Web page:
Improvement of automatic hemorrhages detection methods using brightness correction on fundus images

Dept. of Electronic Control Engineering, Gifu National College of Technology, 2236-2, 501-0495, Kamimakuwa, Gifu, Japan; Dept. of Intelligent Image Information, Division of Regeneration and Advanced Med. Science Graduate School of Medicine, Gifu University, 501-1194, Gifu, Japan; Tak Co., Ltd, 4-32-12, 503-0803, Kono, Gifu, Japan; Dept. of Ophthalmology, School of Medicine, Gifu University, 501-1194, Gifu, Japan
Proc SPIE 04/2008; 81:58-320. DOI: 10.1117/12.771051

ABSTRACT We have been developing several automated methods for detecting abnormalities in fundus images. The purpose of this study is to improve our automated hemorrhage detection method to help diagnose diabetic retinopathy. We propose a new method for preprocessing and false positive elimination in the present study. The brightness of the fundus image was changed by the nonlinear curve with brightness values of the hue saturation value (HSV) space. In order to emphasize brown regions, gamma correction was performed on each red, green, and blue-bit image. Subsequently, the histograms of each red, blue, and blue-bit image were extended. After that, the hemorrhage candidates were detected. The brown regions indicated hemorrhages and blood vessels and their candidates were detected using density analysis. We removed the large candidates such as blood vessels. Finally, false positives were removed by using a 45-feature analysis. To evaluate the new method for the detection of hemorrhages, we examined 125 fundus images, including 35 images with hemorrhages and 90 normal images. The sensitivity and specificity for the detection of abnormal cases was were 80% and 88%, respectively. These results indicate that the new method may effectively improve the performance of our computer-aided diagnosis system for hemorrhages.

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    Dataset: 4- GVIP
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    ABSTRACT: Abnormalities of retinal vasculatures can indicate health conditions in the body, such as the high blood pressure and diabetes. Providing automatically determined width ratio of arteries and veins (A/V ratio) on retinal fundus images may help physicians in the diagnosis of hypertensive retinopathy, which may cause blindness. The purpose of this study was to detect major retinal vessels and classify them into arteries and veins for the determination of A/V ratio. Images used in this study were obtained from DRIVE database, which consists of 20 cases each for training and testing vessel detection algorithms. Starting with the reference standard of vasculature segmentation provided in the database, major arteries and veins each in the upper and lower temporal regions were manually selected for establishing the gold standard. We applied the black top-hat transformation and double-ring filter to detect retinal blood vessels. From the extracted vessels, large vessels extending from the optic disc to temporal regions were selected as target vessels for calculation of A/V ratio. Image features were extracted from the vessel segments from quarter-disc to one disc diameter from the edge of optic discs. The target segments in the training cases were classified into arteries and veins by using the linear discriminant analysis, and the selected parameters were applied to those in the test cases. Out of 40 pairs, 30 pairs (75%) of arteries and veins in the 20 test cases were correctly classified. The result can be used for the automated calculation of A/V ratio.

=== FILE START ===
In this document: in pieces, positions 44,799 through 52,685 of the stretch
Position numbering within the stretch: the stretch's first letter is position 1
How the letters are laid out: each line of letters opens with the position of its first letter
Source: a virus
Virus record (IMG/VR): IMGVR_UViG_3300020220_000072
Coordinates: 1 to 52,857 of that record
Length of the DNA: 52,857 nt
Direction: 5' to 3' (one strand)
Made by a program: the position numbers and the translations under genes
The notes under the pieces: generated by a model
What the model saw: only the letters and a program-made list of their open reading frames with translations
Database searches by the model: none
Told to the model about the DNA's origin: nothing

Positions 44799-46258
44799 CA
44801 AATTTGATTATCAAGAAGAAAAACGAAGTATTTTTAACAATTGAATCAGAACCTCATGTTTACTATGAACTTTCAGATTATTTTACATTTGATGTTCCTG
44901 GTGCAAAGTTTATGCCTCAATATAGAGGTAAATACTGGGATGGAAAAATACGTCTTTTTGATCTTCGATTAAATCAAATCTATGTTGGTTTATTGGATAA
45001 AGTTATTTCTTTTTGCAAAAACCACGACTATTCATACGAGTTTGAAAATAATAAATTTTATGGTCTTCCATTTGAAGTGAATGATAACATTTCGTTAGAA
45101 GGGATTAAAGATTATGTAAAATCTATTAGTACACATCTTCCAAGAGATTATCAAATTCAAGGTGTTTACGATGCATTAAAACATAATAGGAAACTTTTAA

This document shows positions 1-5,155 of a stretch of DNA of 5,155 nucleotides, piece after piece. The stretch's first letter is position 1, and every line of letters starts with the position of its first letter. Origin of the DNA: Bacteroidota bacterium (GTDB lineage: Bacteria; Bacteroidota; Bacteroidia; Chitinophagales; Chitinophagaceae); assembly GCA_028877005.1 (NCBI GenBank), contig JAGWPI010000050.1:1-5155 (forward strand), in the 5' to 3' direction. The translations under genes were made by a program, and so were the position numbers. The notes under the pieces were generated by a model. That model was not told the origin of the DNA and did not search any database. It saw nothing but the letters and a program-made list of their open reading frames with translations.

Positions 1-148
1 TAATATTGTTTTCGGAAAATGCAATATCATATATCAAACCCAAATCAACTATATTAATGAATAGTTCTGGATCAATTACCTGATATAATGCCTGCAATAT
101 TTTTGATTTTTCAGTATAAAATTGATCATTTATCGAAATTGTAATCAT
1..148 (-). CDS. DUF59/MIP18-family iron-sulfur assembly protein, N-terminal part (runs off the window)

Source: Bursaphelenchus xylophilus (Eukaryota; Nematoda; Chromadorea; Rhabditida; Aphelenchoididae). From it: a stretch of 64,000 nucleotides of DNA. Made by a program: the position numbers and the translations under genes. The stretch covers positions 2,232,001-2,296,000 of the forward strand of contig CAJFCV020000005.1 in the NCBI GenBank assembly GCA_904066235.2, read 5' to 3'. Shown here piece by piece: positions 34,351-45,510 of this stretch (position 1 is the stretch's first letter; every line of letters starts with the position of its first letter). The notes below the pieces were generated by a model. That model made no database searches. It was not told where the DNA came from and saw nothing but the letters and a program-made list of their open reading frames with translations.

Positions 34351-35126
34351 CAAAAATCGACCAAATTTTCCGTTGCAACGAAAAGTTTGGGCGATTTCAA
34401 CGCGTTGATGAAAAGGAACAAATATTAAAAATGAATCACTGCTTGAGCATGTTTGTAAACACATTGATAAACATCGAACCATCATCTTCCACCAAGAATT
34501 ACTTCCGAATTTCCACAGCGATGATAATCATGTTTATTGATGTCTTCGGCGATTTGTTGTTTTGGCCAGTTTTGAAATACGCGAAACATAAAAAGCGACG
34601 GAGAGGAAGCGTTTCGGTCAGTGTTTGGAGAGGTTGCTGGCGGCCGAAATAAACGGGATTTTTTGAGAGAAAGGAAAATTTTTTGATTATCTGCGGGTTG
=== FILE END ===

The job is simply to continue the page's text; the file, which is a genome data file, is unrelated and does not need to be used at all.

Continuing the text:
Proc SPIE 03/2010;
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    ABSTRACT: The detection of microaneurysms in digital color fundus photographs is a critical first step in automated screening for diabetic retinopathy (DR), a common complication of diabetes. To accomplish this detection numerous methods have been pub-lished in the past but none of these was compared with each other on the same data. In this work we present the results of the first international microaneurysm detection competition, organized in Manuscript received August 04,. B. van Ginneken is with the Image Sciences Institute, 3584 CX Utrecht, The the context of the Retinopathy Online Challenge (ROC), a multi-year online competition for various aspects of DR detection. For this competition, we compare the results of five different methods, produced by five different teams of researchers on the same set of data. The evaluation was performed in a uniform manner using an algorithm presented in this work. The set of data used for the competition consisted of 50 training images with available refer-ence standard and 50 test images where the reference standard was witheld by the organizers (M. Niemeijer, B. van Ginneken, and M. D. Abràmoff). The results obtained on the test data was submitted through a website after which standardized evaluation software was used to determine the performance of each of the methods. A human expert detected microaneurysms in the test set to allow comparison with the performance of the automatic methods. The overall results show that microaneurysm detection is a challenging task for both the automatic methods as well as the human expert. There is room for improvement as the best performing system does not reach the performance of the human expert. The data associated with the ROC microaneurysm detec-tion competition will remain publicly available and the website will continue accepting submissions.
    01/2010; 29.

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